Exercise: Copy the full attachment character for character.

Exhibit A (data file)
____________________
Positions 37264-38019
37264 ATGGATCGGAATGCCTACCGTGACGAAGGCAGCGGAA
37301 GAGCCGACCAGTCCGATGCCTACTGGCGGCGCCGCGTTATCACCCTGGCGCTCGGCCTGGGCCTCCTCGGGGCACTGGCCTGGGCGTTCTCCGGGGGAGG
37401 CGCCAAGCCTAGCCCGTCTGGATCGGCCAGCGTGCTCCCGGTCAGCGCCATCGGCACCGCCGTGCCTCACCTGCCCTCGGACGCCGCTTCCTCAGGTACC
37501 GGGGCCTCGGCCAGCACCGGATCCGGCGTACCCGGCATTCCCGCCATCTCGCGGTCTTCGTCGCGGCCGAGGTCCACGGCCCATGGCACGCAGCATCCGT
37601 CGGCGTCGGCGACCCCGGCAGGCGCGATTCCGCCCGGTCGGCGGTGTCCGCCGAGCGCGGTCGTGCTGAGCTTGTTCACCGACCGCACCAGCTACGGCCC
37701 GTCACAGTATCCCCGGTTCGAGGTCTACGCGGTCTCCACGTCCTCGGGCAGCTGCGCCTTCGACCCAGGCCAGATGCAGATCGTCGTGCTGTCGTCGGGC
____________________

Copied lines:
Positions 37264-38019
37264 ATGGATCGGAATGCCTACCGTGACGAAGGCAGCGGAA
37301 GAGCCGACCAGTCCGATGCCTACTGGCGGCGCCGCGTTATCACCCTGGCGCTCGGCCTGGGCCTCCTCGGGGCACTGGCCTGGGCGTTCTCCGGGGGAGG
37401 CGCCAAGCCTAGCCCGTCTGGATCGGCCAGCGTGCTCCCGGTCAGCGCCATCGGCACCGCCGTGCCTCACCTGCCCTCGGACGCCGCTTCCTCAGGTACC
37501 GGGGCCTCGGCCAGCACCGGATCCGGCGTACCCGGCATTCCCGCCATCTCGCGGTCTTCGTCGCGGCCGAGGTCCACGGCCCATGGCACGCAGCATCCGT
37601 CGGCGTCGGCGACCCCGGCAGGCGCGATTCCGCCCGGTCGGCGGTGTCCGCCGAGCGCGGTCGTGCTGAGCTTGTTCACCGACCGCACCAGCTACGGCCC
37701 GTCACAGTATCCCCGGTTCGAGGTCTACGCGGTCTCCACGTCCTCGGGCAGCTGCGCCTTCGACCCAGGCCAGATGCAGATCGTCGTGCTGTCGTCGGGC